Gidan is one of the woredas in the Amhara Region of Ethiopia. Part of the Semien Wollo Zone, Gidan is bordered on the south by Guba Lafto, on the southwest by Meket, on the west by Lasta (formerly part of Bugna), on the north by the Tigray Region, and on the east by Kobo. Towns in Gidan include Debre Tsehay and Muja.
The topography of this woreda is characterized by numerous escarpments and generally steep hill slopes; however every hill slope, no matter how steep, is used for cultivation. The altitude of this woreda ranges from 1300 to over 4100 meters above sea level; the highest point in Gidan is Mount Abuna Yosef, on the border with Lasta (formerly Bugna). Rivers include the Tellare, a tributary of the Tekezé, along which Lieutenant-General Napier's men marched in 1868, after leaving the Dafat Pass.
Gidan, as well as the other seven rural woredas of this Zone, has been grouped amongst the 48 woredas identified as the most drought prone and food insecure in the Amhara Region. Almost no trees can be seen in this barren landscape. Deep erosion gullies and the gravel, stone and rock covered valley bottoms attest to extensive land degradation. An inspection in 1999 by members of the UNDP-EUE concluded that these slopes and escarpment areas were being used too intensively and in a highly unsustainable way.
Based on the 2007 national census conducted by the Central Statistical Agency of Ethiopia (CSA), this woreda has a total population of 158,428, an increase of 16.66% over the 1994 census, of whom 78,309 are men and 80,119 women; 7,720 or 4.87% are urban inhabitants. With an area of 1,089.80 square kilometers, Gidan has a population density of 145.37, which is greater than the Zone average of 123.25 persons per square kilometer. A total of 37,386 households were counted in this woreda, resulting in an average of 4.24 persons to a household, and 36,342 housing units. The majority of the inhabitants practiced Ethiopian Orthodox Christianity, with 99.61% reporting that as their religion.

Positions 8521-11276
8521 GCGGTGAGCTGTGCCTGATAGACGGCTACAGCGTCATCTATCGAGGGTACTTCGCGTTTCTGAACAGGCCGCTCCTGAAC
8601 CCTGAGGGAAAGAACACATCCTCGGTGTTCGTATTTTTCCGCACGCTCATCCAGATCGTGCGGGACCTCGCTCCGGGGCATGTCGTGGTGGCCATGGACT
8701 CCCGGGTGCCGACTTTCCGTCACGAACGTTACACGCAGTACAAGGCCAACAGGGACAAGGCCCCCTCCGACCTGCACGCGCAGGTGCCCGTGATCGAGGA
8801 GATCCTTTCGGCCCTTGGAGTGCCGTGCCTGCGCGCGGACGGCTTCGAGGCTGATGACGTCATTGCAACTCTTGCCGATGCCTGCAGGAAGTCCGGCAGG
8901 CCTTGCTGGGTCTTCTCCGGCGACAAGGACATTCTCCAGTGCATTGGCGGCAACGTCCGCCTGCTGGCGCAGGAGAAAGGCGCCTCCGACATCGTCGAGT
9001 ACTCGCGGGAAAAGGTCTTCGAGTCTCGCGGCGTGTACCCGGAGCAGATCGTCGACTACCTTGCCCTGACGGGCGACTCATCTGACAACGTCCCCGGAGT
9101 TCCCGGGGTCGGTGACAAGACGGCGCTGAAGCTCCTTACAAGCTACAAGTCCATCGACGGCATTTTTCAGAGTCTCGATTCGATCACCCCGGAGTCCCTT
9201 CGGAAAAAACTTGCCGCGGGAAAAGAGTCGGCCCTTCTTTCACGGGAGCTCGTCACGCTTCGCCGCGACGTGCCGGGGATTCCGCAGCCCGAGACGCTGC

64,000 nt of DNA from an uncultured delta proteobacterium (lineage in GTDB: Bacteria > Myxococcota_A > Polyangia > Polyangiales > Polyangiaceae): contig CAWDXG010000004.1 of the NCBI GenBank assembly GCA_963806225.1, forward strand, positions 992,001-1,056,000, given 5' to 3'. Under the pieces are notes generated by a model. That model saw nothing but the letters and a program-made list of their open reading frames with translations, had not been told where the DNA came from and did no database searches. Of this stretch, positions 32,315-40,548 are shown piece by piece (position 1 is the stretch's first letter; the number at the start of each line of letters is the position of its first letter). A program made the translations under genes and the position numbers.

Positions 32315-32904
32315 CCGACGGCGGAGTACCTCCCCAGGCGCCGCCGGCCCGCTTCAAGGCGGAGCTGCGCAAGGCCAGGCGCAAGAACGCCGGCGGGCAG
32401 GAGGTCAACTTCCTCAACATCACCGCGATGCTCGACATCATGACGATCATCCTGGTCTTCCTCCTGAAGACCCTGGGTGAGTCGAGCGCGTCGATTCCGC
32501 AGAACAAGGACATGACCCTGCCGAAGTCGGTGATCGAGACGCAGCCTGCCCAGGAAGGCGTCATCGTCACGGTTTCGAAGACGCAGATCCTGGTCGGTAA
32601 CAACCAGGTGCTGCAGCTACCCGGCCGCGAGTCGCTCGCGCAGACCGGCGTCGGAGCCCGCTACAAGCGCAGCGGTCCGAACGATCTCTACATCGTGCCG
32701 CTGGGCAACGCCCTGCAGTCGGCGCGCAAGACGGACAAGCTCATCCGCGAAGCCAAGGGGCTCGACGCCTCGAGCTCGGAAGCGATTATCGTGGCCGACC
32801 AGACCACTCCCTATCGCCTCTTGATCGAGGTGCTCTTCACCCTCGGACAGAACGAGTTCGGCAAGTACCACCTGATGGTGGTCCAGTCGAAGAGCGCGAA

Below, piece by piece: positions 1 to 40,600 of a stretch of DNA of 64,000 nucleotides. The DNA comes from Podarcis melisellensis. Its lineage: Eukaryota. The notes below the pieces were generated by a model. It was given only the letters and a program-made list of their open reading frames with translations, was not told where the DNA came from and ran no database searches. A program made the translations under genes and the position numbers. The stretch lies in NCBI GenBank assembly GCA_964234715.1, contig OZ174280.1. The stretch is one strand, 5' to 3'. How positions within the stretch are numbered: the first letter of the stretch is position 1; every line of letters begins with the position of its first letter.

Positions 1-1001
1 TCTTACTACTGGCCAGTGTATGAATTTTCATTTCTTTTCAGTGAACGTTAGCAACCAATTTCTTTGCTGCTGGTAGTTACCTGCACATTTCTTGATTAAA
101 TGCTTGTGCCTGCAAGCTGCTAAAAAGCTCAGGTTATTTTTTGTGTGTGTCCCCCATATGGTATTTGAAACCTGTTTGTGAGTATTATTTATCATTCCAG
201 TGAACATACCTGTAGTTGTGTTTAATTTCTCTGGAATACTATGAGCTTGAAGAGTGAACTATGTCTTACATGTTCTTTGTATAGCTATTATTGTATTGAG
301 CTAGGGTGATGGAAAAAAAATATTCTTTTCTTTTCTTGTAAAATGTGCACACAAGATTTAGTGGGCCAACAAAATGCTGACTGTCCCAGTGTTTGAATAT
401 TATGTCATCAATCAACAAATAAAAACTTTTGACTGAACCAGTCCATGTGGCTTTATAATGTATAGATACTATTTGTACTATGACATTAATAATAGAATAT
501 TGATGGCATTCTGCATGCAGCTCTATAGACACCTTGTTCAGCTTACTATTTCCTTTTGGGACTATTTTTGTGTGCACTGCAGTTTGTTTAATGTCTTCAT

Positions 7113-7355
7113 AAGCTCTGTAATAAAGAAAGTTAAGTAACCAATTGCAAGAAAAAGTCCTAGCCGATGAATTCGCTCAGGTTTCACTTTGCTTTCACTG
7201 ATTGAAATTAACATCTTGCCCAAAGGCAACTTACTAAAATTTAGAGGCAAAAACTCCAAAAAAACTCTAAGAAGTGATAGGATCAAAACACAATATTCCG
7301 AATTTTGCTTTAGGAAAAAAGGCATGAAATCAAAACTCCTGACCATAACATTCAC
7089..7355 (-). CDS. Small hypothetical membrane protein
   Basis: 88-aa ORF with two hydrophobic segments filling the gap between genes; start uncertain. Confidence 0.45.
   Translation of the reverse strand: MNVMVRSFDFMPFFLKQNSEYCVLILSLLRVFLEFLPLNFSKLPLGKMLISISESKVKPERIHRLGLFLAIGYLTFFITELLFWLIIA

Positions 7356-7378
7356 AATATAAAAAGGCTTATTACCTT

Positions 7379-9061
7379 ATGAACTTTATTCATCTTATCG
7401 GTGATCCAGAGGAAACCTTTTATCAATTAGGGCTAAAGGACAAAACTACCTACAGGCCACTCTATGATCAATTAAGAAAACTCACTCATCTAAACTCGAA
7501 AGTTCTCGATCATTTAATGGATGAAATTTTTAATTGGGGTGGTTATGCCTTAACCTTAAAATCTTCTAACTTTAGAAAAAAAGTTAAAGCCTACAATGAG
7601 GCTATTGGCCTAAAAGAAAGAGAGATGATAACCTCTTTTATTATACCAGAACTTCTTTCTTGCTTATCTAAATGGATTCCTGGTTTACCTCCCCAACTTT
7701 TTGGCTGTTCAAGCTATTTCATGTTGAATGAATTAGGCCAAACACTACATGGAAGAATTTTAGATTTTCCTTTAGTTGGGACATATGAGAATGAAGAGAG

The 1994 national census reported a total population for this woreda of 135,805 in 33,380 households, of whom 67,560 were men and 68,245 were women; 4,127 or 3.04% of its population were urban dwellers. The largest ethnic group reported in Gidan was the Amhara (99.96%), Amharic was spoken as a first language by 99.97%, and 99.63% of the population practiced Ethiopian Orthodox Christianity.
- "North Welo - Food Security Situation: Effects of consecutive crop losses on farm households in Selected Areas", UNDP-EUE Field report March 1999 (accessed 15 April 2009)
- Svein Ege, "North Wälo 1:100,000. Topographic and administrative map of North Wälo Zone, Amhara Region, Ethiopia" Archived July 18, 2011, at the Wayback Machine.. Trondheim, NTNU, 2002
- C. R. Markham, "Geographical Results of the Abyssinian Expedition", Journal of the Royal Geographical Society, 38 (1868), pp. 40f
- Seid Yassin, "Small-Scale Irrigation and Household Food Security: A Case Study of Three Irrigation Schemes in Gubalafto Woreda of North Wollo Zone, Amhara Region" Archived July 20, 2011, at the Wayback Machine., Master's Thesis, Graduate School of the University of Addis Ababa (June 2002), p. 35
- Census 2007 Tables: Amhara Region Archived November 14, 2010, at the Wayback Machine., Tables 2.1, 2.4, 2.5, 3.1, 3.2 and 3.4.
- 1994 Population and Housing Census of Ethiopia: Results for Amhara Region, Vol. 1, part 1 Archived November 15, 2010, at the Wayback Machine., Tables 2.1, 2.7, 2.10, 2.13, 2.17, Annex II.2 (accessed 9 April 2009)